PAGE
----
(This post will undoubtedly discuss much of season seven, so don’t read if you haven’t watched…unless you’re into spoilers.)
I was very ‘meh’ about Dexter‘s seventh season. I’m still not sure why, but perhaps that after the obvious plots and pacing of season six, the many subplots and franticness that made up this season were just too much for me to enjoy week after week. It got to the point that I stopped my Sunday viewings and let my DVR fill up with unwatched episodes. I finally dedicated a Friday afternoon to catching up, just in time for the finale. While the season itself failed to grab my attention, the finale (specifically the final minutes) literally made me jump off the couch in totally shock.
Bravo Dexter writers! The last time a Dexter finale got to me like that was in season four. For all of my joy over the way this season finally played out and what’s to come, it’s bittersweet knowing that this is the end. We knew going into the seventh season that the producers (more than likely) intended for it to be part one of the final end, and that’s for the best; no one likes watching a show they love stay on long after it’s reached a natural expiration date. What I like most about the way this season ended is that it left very little room for anything but the culmination of Dexter’s journey. Even if the show’s ratings are drool-worthy for TV execs, the story will end, and the masterminds behind Dexter have made sure of that.
Hannah Disappearing Act
Hannah escapes jail, thanks to the help of her former roommate Arlene. When Hannah leaves the black orchid on Dexter’s doorstep, it could be her final goodbye before she heads to Argentina or a dark reminder of how they first met. Regardless, I loved that Hannah’s future and how it connects to Dexter is very open-ended. With Rita and Lila the finality was there, and while Lumen’s departure didn’t end with death, it was pretty clear she had no plans to return to Dexter’s life either. The writers could have killed Hannah off in the finale, either at the hands of Deb or Dexter. By not doing so, they leave a loose strand that could end with Dexter finding some resemblance of happiness when this is all over. I would love to see the whole next season end in a Shakespearean bloodbath with Dexter left with only Harrison and Hannah. She could return to help him escape and since the two clearly deserve each other, they could end up (relatively) happy ever after.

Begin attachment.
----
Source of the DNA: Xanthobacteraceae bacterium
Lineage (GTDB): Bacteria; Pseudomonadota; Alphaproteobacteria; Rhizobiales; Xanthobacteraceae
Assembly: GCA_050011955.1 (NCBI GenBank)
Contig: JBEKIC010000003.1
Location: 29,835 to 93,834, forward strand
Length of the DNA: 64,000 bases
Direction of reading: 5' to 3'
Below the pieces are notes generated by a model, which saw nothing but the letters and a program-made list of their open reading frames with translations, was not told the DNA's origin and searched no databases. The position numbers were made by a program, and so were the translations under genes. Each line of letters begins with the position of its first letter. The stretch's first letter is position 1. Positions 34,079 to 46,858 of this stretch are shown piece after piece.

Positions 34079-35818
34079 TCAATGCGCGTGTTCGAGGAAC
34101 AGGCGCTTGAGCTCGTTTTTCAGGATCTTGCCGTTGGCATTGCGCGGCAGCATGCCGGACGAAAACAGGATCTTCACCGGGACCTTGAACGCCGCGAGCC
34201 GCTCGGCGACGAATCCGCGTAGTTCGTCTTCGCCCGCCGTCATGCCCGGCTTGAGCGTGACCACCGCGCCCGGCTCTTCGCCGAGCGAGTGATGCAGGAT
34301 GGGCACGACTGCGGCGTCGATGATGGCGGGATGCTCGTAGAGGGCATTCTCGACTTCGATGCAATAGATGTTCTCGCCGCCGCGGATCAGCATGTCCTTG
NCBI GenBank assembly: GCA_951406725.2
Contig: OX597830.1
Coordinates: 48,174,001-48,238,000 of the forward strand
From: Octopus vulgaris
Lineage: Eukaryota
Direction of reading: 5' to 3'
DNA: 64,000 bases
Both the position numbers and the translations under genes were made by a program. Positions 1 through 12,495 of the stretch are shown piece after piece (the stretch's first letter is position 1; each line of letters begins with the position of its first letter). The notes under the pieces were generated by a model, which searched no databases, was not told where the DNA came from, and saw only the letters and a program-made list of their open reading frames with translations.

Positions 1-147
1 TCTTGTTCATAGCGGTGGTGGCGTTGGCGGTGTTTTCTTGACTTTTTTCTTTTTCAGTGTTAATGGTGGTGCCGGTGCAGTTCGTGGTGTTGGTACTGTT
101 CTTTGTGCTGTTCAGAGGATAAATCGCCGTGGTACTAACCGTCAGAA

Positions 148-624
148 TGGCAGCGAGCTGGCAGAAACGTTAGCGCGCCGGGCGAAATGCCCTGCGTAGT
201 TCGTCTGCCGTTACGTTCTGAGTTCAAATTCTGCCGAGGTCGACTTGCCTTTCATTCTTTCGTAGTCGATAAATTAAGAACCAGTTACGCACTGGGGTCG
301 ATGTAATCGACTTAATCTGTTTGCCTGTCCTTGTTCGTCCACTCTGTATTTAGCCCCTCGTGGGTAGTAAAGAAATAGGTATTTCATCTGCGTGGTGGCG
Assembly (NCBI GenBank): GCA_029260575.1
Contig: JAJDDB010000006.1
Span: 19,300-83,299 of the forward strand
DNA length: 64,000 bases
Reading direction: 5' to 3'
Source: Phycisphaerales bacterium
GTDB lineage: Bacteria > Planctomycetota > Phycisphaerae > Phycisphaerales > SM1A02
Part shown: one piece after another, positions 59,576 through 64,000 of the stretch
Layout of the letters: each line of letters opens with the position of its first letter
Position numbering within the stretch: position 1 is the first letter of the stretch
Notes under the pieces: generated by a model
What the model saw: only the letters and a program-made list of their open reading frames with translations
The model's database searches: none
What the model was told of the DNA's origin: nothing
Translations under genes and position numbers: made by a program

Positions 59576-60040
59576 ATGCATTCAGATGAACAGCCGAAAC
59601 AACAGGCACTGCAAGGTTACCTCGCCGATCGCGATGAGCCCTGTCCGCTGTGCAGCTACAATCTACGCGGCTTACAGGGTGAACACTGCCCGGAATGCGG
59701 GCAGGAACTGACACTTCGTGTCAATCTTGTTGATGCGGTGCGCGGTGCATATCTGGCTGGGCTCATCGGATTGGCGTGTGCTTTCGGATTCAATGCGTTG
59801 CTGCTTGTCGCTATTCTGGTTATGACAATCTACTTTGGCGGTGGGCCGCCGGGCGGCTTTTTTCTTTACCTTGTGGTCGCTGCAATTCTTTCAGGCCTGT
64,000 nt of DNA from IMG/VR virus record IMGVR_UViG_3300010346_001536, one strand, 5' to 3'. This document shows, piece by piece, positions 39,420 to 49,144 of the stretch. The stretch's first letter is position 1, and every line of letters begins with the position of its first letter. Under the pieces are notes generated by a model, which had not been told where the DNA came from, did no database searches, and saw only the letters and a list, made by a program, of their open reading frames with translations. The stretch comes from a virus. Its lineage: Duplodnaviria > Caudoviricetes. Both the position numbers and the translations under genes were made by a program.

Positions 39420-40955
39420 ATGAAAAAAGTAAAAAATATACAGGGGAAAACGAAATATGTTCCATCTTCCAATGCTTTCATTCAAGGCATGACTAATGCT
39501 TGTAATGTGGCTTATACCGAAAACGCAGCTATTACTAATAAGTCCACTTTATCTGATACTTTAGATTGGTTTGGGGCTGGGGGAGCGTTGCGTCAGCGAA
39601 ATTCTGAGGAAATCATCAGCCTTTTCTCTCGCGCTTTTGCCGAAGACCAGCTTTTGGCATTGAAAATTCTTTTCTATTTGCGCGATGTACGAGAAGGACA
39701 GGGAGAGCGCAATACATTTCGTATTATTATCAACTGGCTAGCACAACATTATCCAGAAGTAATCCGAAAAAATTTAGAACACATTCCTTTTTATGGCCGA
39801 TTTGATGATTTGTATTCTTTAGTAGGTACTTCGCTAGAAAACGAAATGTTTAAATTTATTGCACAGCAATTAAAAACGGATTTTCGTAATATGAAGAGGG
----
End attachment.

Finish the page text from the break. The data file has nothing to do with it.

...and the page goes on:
In my opinion, LaGuerta has been one of the show’s most annoying characters for many seasons now. She’s horrible and functions like some power-hungry, cold-hearted robot bitch. Even so, her romantic relationships always had a way of humanizing her, which explains why she pushed away Angel, Doakes and probably a slew of others. Her love for Doakes (and desire to clear his name) pushed her to relentlessly pursue Dexter as the BHB, even after she was given multiple reasons not to. But it’s Angel’s love for her that could ultimately result in Dexter getting caught. LaGuerta died knowing that she was right about Dexter and Deb, and her death might mean that Angel (and perhaps Quinn) start to believe her story as well. As we learned this season, all it takes is something tiny (i.e., the slide Dexter left behind at Travis Marshall’s crime scene) to put someone on his trail, and LaGuerta left a lot of “tiny” things behind. There are the warrants for Deb and Dexter, as well as the gas station surveillance video of Deb. I think the writers will find a way to have Deb and Dexter legally escape this mess, but it’s unlikely everyone goes back to thinking LaGuerta is nuts and Dexter is innocent.